Tuesday, March 3, 2015

Do You Have an Accent?

I grew up in a house of strong New York accents. My mom has an especially thick accent. It was so much different than the standard American English I heard on TV, or how my teachers and classmates sounded in rural Pennsylvania.

My grandmother, the modern woman, spoke without an accent. She had a perfectly manicured way of speaking. Clear and proper, especially when she used her phone voice. Something in my childhood brain told me that I should sound like that. I trained my ear to recognize accents and I trained my mouth to avoid them.

I became righteous and inwardly judged people for speaking with accents. I would think "How sloppy and uneducated! Why should I listen to your mispronounced words?!". Looking back, I see how foolish I was.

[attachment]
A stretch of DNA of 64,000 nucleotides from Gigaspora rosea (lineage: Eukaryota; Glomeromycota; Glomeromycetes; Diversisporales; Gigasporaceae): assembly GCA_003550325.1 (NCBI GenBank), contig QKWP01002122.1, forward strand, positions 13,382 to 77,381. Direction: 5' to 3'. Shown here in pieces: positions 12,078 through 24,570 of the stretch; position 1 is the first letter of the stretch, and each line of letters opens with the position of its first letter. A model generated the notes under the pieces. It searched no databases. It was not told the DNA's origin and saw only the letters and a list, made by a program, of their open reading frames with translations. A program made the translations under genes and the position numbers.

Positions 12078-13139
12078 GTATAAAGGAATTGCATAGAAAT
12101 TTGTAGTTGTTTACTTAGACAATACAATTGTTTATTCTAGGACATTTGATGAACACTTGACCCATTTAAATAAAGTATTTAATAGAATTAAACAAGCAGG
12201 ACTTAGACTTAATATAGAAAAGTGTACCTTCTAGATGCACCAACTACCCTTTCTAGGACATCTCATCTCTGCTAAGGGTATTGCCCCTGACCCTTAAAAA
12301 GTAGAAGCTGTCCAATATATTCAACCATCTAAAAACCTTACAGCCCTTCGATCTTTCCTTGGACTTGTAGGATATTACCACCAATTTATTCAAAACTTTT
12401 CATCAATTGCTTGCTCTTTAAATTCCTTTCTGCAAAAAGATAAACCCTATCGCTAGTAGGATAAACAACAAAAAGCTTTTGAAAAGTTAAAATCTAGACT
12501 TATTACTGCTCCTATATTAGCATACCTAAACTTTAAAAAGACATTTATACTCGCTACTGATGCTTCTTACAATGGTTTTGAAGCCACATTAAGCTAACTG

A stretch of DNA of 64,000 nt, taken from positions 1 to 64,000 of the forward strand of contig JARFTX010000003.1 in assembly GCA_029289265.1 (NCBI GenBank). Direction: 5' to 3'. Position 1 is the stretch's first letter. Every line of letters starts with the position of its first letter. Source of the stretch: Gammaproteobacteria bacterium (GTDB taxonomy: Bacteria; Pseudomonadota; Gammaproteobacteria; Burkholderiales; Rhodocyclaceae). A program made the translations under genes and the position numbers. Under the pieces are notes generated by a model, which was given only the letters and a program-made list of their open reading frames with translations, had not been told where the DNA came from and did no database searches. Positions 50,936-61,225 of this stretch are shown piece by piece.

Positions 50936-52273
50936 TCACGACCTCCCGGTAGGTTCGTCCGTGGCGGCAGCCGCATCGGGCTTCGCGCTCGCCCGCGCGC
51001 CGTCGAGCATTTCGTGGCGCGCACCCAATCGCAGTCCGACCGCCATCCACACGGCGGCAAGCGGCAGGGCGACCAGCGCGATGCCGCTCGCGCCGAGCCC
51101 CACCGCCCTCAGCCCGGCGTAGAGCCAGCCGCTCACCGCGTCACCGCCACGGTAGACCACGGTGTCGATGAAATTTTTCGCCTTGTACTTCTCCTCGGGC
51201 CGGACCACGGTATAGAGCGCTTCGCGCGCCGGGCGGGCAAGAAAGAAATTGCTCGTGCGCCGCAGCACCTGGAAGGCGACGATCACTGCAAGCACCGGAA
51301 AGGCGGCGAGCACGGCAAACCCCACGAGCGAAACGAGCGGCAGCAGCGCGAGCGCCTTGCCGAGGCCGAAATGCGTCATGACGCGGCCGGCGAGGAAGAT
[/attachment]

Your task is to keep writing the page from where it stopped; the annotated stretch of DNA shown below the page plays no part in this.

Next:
When people speak they are showing you parts of themselves. They are sharing what they think or believe an they are also showing you the places they've been. People show you a map of their life when they speak. My neighbor, a military man, has been stationed all over the US. When he speaks there are y'alls mixed in with his Minnesotan accent.

Accents are beautiful.

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